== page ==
The Bulgarian political landscape is much changed after the birth of a genuine civil society

Yavor Siderov, Bulgarian political commentator and analyst, paper for the fourth issue of the CEAS online quarterly The New Century

Javor Siderov

In a Wall Street Journal op-ed Francis Fukuyama saw protest movements, emerging throughout the world as ‘the middle class revolution’, while David Rohde in The Atlantic called them ‘the revolt of the global middle class’. However, the upswings of civil disobedience in Brazil, Turkey and Bulgaria have important distinguishing features that defy easy classification. If you add to the mix the Occupy movement and especially the so-called Arab Spring, the differences will drown out the similarities to a point where comparisons have only heuristic utility – unless one resorts to sweeping generalization.

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Syrians are in urgent need of our help - Bashar Al-Assad must go

Haki Abazi, program director for the Western Balkans at the Rockefeller Brothers Fund, paper for the fourth issue of the CEAS online quarterly The New Century

Haki abazi

Thirteen years ago I became refugee as result of the war that Milosevic was waging in the Balkans. I had lost many friends and hope for life. Only when NATO started to bomb military targets I got the hope back that one day peace will be restored.

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Dialogue on the Responsibility to Protect doctrine at the UN General Assembly

Report on the fifth informal interactive dialogue on the doctrine of Responsibility to Protect (RtoP) at the UN General Assembbly for the fourth issue of the CEAS electronic quarterly The New Century

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On 11 September 2013, the United Nations General Assembly (UNGA) in New York held its fifth annual informal, interactive dialogue on the Responsibility to Protect (RtoP, R2P). The dialogue was based on the UN Secretary-General and UNGA Vice President Ban Ki-Moon’s fifth report entitled “State Prevention and Capacity” and focused on the first pillar of the norm, which articulates that states have the primary responsibility to protect their own populations from genocide, war crimes, crimes against humanity, and ethnic cleansing.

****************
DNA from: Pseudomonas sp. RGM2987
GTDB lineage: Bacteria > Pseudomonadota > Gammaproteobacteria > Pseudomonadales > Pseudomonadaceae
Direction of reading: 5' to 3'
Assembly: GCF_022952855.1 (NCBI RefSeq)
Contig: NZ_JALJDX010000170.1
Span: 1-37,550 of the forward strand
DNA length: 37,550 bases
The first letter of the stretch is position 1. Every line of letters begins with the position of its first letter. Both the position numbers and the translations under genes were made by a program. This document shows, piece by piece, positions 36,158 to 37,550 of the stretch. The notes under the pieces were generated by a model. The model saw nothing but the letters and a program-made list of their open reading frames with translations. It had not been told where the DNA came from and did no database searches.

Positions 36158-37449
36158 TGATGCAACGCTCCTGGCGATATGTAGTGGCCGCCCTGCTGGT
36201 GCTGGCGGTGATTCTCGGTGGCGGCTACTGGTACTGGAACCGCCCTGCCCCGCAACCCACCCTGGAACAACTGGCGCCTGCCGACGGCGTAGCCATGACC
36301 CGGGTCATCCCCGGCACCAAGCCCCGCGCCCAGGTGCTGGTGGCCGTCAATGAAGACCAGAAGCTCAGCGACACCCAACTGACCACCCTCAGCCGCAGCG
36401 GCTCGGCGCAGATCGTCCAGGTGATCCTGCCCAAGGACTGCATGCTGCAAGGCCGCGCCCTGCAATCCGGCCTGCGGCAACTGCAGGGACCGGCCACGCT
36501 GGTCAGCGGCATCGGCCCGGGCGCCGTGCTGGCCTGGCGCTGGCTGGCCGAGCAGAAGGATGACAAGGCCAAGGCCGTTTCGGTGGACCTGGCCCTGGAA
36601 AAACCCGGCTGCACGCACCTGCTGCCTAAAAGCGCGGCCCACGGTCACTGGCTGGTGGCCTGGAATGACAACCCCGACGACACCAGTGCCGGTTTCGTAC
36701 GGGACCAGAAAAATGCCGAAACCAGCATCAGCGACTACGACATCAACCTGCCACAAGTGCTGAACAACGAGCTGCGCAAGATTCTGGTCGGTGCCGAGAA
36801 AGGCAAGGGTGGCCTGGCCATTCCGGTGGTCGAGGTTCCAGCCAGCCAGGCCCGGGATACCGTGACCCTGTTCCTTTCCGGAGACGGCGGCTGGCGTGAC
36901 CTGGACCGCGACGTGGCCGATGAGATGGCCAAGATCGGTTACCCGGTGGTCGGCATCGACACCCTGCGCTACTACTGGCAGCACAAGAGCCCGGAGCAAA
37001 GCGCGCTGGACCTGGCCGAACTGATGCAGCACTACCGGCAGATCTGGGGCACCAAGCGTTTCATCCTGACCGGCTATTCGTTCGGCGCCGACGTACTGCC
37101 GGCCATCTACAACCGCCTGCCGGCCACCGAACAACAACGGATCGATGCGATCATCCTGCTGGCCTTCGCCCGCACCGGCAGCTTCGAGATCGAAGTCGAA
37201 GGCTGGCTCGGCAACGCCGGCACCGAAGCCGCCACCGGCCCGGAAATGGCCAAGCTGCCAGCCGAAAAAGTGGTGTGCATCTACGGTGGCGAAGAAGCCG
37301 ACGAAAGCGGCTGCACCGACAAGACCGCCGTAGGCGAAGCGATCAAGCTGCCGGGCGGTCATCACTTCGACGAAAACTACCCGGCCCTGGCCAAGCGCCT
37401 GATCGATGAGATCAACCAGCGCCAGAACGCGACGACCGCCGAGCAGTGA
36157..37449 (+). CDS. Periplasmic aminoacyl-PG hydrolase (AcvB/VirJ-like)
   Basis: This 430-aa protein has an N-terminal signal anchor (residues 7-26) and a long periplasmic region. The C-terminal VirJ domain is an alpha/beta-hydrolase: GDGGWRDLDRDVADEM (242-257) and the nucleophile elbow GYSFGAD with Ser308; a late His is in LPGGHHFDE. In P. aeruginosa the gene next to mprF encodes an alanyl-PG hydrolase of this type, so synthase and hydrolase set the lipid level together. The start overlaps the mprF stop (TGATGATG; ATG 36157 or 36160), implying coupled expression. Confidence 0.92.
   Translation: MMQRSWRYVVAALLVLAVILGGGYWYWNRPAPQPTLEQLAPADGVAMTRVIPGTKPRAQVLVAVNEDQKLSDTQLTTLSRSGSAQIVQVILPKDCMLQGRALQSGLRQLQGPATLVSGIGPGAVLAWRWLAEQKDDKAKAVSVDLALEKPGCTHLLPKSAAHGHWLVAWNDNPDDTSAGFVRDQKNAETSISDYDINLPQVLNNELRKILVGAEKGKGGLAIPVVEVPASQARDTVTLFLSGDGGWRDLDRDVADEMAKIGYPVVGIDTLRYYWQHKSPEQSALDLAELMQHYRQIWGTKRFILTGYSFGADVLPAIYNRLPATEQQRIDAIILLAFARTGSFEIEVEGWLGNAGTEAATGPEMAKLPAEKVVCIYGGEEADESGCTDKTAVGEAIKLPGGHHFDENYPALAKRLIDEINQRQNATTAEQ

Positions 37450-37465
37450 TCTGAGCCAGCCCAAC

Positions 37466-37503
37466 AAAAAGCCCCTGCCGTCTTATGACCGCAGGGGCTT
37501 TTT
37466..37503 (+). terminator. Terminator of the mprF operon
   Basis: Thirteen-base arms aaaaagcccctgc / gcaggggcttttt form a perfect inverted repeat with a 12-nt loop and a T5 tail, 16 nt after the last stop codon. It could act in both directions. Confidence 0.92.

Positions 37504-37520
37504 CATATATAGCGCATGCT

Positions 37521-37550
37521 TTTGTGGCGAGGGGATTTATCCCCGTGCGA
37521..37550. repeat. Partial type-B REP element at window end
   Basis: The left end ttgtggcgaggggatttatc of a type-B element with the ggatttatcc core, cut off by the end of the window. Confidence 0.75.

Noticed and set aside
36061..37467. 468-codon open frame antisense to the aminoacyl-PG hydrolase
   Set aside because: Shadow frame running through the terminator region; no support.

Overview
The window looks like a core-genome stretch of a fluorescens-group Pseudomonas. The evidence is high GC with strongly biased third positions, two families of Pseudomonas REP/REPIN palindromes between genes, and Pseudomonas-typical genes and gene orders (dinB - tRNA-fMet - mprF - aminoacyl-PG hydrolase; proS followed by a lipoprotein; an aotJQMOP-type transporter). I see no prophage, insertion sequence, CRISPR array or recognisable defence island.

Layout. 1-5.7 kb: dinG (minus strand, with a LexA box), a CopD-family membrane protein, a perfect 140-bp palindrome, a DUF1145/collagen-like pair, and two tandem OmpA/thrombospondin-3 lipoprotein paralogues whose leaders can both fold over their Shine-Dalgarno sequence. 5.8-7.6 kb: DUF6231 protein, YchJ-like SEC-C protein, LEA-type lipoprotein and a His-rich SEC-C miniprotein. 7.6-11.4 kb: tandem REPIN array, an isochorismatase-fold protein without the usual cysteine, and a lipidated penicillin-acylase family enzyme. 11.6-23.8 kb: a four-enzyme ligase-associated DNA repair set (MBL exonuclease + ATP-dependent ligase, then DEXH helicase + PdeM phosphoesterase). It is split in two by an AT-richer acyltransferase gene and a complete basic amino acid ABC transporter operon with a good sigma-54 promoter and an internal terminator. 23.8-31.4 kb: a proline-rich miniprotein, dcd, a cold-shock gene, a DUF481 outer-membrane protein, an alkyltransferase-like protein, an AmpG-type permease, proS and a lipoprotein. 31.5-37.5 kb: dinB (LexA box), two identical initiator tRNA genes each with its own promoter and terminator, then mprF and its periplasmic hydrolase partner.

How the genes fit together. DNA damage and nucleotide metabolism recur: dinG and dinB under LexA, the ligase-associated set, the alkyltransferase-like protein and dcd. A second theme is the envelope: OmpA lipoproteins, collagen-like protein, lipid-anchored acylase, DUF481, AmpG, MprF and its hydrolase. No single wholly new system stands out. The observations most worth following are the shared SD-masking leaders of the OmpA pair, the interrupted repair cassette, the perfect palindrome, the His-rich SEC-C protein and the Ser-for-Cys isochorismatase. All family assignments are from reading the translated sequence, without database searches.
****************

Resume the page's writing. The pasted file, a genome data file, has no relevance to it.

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Between Resolutions and Intervention

Tamara Kaliterna, CEAS Associate, paper for the fourth issue of the CEAS online quarterly The New Century

UNSC Syria

The civil war in Syria has been taking place for two and a half years now. It started off as a mass protest against the Syrian President Bashar Al-Assad, but turned into a bloody civil war with 110,000 victims and around 2 million refugees and displaced persons. Civilians make up for 40 to 60 percent of those killed or missing. The armed conflict began on March 15, 2011, as a series of demonstrations inspired by the so-called Arab Spring. The efforts of Syrian authorities to suppress the demonstrations with the help of the military has, however, led to an escalation of violence, and groups of demonstrators armed themselves and, by summer of 2011, organized the so-called Free Syrian Army. This is the first official anti-government armed formation. As the war progressed, opposing groups – including soldiers supported by Al-Qaeda – will lead to tensions among the anti-Assad forces.

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How to a more effective defense and security sector in the EU?

Sanja Mešanović MSc, CEAS Researcher, paper for the fourth issue of the CEAS online quarterly The New Century

Sanja Mešanović

Nearly five years ago, at the European College in Bruges, a debate was organized on the relationship between NATO and the EU and the challenges put before the EU by the increasingly significant security challenges. Speaking of the Common Security and Defense Policy, the debate participants cited an extensive number of programs in the defense industry field, and duplication of capacities, which reduces interoperability as the main challenges to the Policy‘s implementation.

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Why a public debate on Serbia’s NATO membership is needed

Jelena Milić, CEAS Director, foreword for the fourth issue of the CEAS electronic quarterly The New Century

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„Critics of the current Government will not bring Serbia down.“
Aleksandar Vučić, the show „Teška Teč“, TV Pink, 29.9.2013.

L'État, c'est moi – the principle based on which ever more openly the Progressive Party leader, the First Deputy Prime Minister of Serbia and the Coordinator of all security services, Aleksandar Vučić, is attempting to reign over Serbia, is not complementary with the notion of a modern, stable, democratic country in the 21st century, with a clear separation of powers, rule of law and respect for human rights.

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